Portable/low cost/compact DCC Systems

Portable System

I wanted to make a small portable system, so when visiting friends or doing a show and tell on a loco, I did not have to haul my 10 amp NCE system or my expensive Zimo system.

NCE makes a low power DCC system where the throttle, the command station and the booster are all built into the outline of a traditional throttle, called the PowerCab:

Power Cab Throttle

Note that this system is about 13 volts DCC and 2 amps. You cannot run large locos and you cannot run fast.

Note that the monochrome LCD display is the absolute best in sunlight. The brighter the sun, the easier to see, the opposite of a color display or a cell phone.

So all it took was to package the connector plate in a small box (I found these at the Michaels craft store):



 I decided to build a small, portable DCC system, which would have the following uses:

  • small and self-contained to bring to club meetings and friend's housesP1010907

I even blocked off the other socket, which can support another wired throttle.

The back side has the power connector and the connector to the tracks:


That's it, just about the smallest portable DCC system, and inexpensive (about $165 for the PowerCab), and the NCE system can program ANY DCC decoder, one of the best and most capable systems out there.


Full Blown Portable system:

Next I wanted something more capable:

    • capable of G scale voltages and current
    • fully featured system for programming
    • works in sunlight
    • have JMRI capability

I also thought it would be fun to make it inexpensive, since there are so many old wives tales about the cost, especially vs. battery R/C.

First, instead of buying a already configured 5 amp system, I figured I would start with a lower powered, but high functioning system, add an inexpensive booster, and an inexpensive laptop for JMRI. Since I already know the cheapest full featured DCC system with a purpose Built throttle was the NCE PowerCab system, I could have a rough idea of the volume necessary.

So, I then looked for a small portable case that could house everything, and was inexpensive. The plastic carrying cases can be almost $200, and I won't be leaving it in the rain. Then I came up with a small flight bag. Looking around a bit, I found a smaller version, called a "Pilot's Carry-On Case", and I got mine on sale for about $17 at Walmart, great!


 It's pretty small, 18" x 13" x 6", very compact and light, the outer zippered compartments can hold an extension cord/manuals.

Inside I have everything needed:

Top right is the inexpensive laptop ~100 running windows 10, and just to the left of it is a 4 port USB hub

The white box is a $35 wifi router, which is connected a Ethernet<>USB adapter, you can see the adapter plugged into the router and the USB hub.

Also in the hub is the USB connector to the NCE USB adapter. Together all this gives JMRI complete control of the NCE system, and the wifi router allows you to use the free apps for Android and iPhone and JMRI for wireless throttles.


The lower components, from right to left are the NCE PowerCab, it's "interface box, and a $50 Tam Valley 5 amp booster. The PowerCab itself will put out 2 amps and about 12 volts DCC, you can see the JST connectors and the LGB track power clips, so you can hook up either the lower voltage/power system, or "cut in" the 5 amp booster for G scale.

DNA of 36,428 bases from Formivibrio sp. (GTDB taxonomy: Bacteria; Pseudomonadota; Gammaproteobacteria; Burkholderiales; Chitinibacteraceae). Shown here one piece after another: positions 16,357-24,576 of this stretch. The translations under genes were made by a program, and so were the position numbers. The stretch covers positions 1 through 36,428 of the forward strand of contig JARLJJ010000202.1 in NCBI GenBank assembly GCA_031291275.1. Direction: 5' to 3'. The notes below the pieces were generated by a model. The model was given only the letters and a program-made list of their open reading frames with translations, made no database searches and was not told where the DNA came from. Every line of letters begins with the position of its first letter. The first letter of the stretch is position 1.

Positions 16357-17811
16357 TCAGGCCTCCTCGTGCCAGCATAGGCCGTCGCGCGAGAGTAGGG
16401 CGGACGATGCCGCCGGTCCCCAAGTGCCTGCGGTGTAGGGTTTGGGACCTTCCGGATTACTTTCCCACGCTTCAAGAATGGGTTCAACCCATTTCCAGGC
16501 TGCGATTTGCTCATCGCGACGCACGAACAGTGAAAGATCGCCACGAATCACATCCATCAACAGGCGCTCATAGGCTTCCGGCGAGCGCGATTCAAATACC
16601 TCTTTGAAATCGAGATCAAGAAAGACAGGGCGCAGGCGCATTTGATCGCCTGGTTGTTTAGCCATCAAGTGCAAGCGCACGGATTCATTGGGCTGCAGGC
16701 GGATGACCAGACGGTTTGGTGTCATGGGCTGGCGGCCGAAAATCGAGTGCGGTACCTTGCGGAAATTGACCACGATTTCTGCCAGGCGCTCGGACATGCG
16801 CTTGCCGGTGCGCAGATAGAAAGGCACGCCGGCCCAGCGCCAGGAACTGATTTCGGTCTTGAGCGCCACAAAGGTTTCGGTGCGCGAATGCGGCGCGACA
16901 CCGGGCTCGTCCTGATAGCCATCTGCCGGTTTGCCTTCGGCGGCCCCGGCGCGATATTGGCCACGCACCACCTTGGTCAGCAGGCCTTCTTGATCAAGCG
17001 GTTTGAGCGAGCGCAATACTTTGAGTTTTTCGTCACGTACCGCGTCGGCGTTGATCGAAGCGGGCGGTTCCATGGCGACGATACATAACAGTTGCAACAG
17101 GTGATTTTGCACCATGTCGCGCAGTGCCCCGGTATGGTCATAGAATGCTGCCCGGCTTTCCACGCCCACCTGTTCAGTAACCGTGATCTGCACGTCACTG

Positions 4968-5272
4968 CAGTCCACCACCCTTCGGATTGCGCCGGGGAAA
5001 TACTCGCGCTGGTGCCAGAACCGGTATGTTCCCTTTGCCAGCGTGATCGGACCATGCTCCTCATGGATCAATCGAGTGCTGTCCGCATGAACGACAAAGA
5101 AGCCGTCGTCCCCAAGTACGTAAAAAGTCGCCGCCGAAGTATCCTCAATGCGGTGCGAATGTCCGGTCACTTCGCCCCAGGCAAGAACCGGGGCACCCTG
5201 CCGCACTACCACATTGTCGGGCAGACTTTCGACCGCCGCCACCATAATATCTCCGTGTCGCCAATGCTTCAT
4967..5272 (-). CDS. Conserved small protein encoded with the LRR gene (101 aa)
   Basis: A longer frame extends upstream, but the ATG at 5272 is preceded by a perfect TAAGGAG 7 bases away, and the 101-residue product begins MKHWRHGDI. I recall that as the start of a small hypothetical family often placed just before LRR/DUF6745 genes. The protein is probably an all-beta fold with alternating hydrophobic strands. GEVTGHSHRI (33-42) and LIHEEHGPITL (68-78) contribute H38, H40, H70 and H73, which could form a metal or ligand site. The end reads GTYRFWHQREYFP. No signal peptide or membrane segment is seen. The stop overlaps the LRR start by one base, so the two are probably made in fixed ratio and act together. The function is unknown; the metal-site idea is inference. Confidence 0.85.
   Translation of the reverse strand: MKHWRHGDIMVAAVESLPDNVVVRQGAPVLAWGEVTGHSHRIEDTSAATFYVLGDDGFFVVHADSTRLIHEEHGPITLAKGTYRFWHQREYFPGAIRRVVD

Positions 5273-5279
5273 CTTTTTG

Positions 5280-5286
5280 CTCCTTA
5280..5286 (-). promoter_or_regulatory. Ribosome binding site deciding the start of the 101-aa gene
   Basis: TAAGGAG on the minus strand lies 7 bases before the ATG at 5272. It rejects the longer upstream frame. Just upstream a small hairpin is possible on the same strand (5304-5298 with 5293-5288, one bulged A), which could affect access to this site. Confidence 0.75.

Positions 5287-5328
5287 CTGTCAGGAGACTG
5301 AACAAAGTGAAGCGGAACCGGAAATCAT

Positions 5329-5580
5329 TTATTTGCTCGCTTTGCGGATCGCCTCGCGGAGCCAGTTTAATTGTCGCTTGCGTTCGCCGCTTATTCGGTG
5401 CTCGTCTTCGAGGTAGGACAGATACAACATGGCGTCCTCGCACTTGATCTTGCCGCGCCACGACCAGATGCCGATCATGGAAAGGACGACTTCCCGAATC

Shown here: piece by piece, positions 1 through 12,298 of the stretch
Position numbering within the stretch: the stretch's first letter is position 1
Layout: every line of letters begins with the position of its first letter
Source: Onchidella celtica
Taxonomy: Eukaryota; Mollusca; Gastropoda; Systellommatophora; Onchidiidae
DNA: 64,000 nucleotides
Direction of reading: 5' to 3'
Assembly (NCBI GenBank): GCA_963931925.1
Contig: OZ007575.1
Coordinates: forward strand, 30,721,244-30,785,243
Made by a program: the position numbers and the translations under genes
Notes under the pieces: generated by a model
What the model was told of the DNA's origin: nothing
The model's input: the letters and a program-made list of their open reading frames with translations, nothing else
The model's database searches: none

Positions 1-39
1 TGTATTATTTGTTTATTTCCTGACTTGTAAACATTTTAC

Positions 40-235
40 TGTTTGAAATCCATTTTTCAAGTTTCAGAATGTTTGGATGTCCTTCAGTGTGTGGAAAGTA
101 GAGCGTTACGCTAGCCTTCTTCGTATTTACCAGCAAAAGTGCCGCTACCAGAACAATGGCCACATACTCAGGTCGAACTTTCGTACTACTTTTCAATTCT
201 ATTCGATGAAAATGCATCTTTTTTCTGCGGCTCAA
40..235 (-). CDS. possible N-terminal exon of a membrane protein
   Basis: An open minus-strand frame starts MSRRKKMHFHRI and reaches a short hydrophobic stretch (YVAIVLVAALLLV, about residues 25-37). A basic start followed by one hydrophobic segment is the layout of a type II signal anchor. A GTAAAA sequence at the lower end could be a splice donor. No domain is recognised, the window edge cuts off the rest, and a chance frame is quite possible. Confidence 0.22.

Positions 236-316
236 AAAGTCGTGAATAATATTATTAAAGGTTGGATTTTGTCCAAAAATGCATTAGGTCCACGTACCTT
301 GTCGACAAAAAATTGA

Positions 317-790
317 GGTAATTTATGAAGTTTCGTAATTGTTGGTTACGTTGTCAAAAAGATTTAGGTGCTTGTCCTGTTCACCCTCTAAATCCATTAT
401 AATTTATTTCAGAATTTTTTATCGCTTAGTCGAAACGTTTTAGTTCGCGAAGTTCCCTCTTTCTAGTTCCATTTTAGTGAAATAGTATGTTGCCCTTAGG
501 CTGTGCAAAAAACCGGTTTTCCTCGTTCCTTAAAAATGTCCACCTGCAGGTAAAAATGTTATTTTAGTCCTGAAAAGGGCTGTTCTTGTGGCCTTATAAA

The level under the laptop has the power supplies and NCE USB interface. The top power supply puts out about 20v & 5 amps for the Tam Valley 5 amp booster. The lower power supply is the NCE power supply for the PowerCab, which is about 2 amps and 12 volts.

The NCE interface lets the laptop and JMRI control the DCC system, and again, JMRI also includes "wireless server" software that runs over the WiFi and lets you use free apps on your cell phone.

For those not familiar with JMRI, it is free, and has throttles, the WiFi support for cell phones, an extensive database of thousands of decoders, and provides a great GUI for programming, and a database for your locos and decoders, so you can store and retrieve all your customized DCC settings.

With the remaining USB ports and the laptop, programmers for decoders, like Phoenix, Zimo, ESU, Massoth, etc. can be supported by just plugging in.




More compact and even less expensive DCC system:

In February 2020, a new single board to support the wifi server function of JMRI has been announced available by NCE, the WifiTrax board. WifiTrax is an independent company making many more WiFi based products, but here I am mentioning just the single board that has the WiFi and the "interpreter" to interface with 4 popular cell phone apps and the NCE cab bus.

WFD 30 V1 570x585


This board only needs to be connected to the PowerCab system, since the WiFi is on board. I ordered one early May, will report back soon.

So, a minimal system is:

  • the PowerCab
  • A Tam Valley 5 amp booster (or any other booster)
  • the WifiTrax board above

So, total $320 for a system that supports up to 4 cell phones as throttles plus the PowerCab itself.


Lots of possibilities here, and I will make a page highlighting WifiTrax' other products.

Here is their web site: http://www.wifitrax.com/